Things have never been better in Northern Kentucky and in Campbell County. In the last generation, we have created more new jobs than any other area of the state. Our area is widely recognized for its dynamism and “can do” attitude. We have the lowest unemployment rates, high median incomes, high investment and low costs. Out of 120 Kentucky counties, all three Northern Kentucky Counties are in the top ten in virtually all the economic and educational categories the state tracks. Just a casual look around the region and our own county will tell you things are going very well, with new companies, new jobs and new investment. In Campbell County, you will also see growth balanced by the preservation of agriculture and green space.
Both the present and the future are truly bright. And it did not get that way by accident.
We compete best by cooperating. Everyone who wants to help look after the best interest of the community should be able to find a seat at the table and a way to contribute. That has been the secret of our success – we work together. For example, in one of the largest regional co-operations in Kentucky history, Campbell, Kenton and Boone will complete the construction of a new 800 mhz radio system this year. The new digital system will replace obsolete World War II era technology and will be used to dispatch safety department personnel and for communication generally. This project was designed after seeking input from hundreds of city officials, police and firemen. By acting together, each county will save millions of dollars.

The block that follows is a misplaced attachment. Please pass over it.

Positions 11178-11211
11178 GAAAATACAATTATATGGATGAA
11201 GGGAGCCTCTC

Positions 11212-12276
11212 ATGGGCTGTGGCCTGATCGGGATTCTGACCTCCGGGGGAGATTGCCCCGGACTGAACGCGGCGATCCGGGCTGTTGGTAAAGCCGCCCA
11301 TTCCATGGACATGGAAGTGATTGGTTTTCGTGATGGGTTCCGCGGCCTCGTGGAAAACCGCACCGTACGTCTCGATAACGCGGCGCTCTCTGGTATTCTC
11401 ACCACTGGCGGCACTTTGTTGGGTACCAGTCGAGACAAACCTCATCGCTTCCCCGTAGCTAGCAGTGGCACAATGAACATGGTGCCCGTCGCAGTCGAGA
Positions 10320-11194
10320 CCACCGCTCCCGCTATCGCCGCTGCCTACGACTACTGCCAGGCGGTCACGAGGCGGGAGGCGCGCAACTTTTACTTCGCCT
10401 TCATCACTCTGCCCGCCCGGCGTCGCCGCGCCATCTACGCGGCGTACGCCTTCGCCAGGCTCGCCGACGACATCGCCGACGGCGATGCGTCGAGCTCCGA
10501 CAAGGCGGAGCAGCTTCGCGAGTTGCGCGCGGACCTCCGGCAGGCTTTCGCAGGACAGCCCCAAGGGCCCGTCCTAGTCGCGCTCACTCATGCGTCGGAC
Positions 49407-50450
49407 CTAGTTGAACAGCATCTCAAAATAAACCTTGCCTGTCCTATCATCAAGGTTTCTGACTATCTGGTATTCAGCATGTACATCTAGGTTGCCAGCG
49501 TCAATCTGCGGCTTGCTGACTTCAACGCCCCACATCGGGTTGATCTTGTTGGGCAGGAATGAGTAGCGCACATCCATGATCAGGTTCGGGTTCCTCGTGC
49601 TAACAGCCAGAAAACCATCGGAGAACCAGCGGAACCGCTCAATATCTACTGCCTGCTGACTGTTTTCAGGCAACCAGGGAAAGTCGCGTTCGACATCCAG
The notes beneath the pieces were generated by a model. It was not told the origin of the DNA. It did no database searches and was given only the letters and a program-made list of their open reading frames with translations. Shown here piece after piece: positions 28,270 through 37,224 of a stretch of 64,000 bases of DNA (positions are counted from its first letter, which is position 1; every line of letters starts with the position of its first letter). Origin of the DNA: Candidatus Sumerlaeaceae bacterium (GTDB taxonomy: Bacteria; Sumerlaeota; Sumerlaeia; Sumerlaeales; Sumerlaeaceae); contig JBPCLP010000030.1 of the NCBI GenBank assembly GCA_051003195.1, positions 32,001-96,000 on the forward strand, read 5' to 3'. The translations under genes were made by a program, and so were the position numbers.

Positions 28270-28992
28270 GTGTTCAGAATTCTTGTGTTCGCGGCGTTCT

But the consensus building that has led to our success is constantly in danger of unraveling in the face of short sighted complaints. Meanwhile, the federal government and the states are strapped, putting ever more financial pressure on local government. Can we continue collaboratively to decide what investments we need to make as a community and then figure out a way to make it happen? How are we going to pay our share of the state’s pension liability and still provide great service? An older generation of leaders and philanthropists is about to ride off into the sunset. Who will step up to lead in their place?
We have arrived at a critical juncture in our community’s history.
Is anyone surprised when political opponents say taxes are high, that experience and dedication just mean a person has been around too long, or that fraud, waste and abuse is rampant? Those things are absolutely false, but they are said every election cycle by folks who have nothing else meaningful to say. This is not a time to fall for that. Instead, with the challenges we face, we need to support people who tell us what we need to know, rather than what we want to hear, who have relevant background, leadership skills and vision for the future, ideally with a record that proves it.
Here is my promise: what I have helped to build over the years and our shared vision are things I will defend with my political life and work for every day. I am very proud of what we have been able to accomplish as a team and excited about our future. We have succeeded because we work together. I would like to continue that partnership.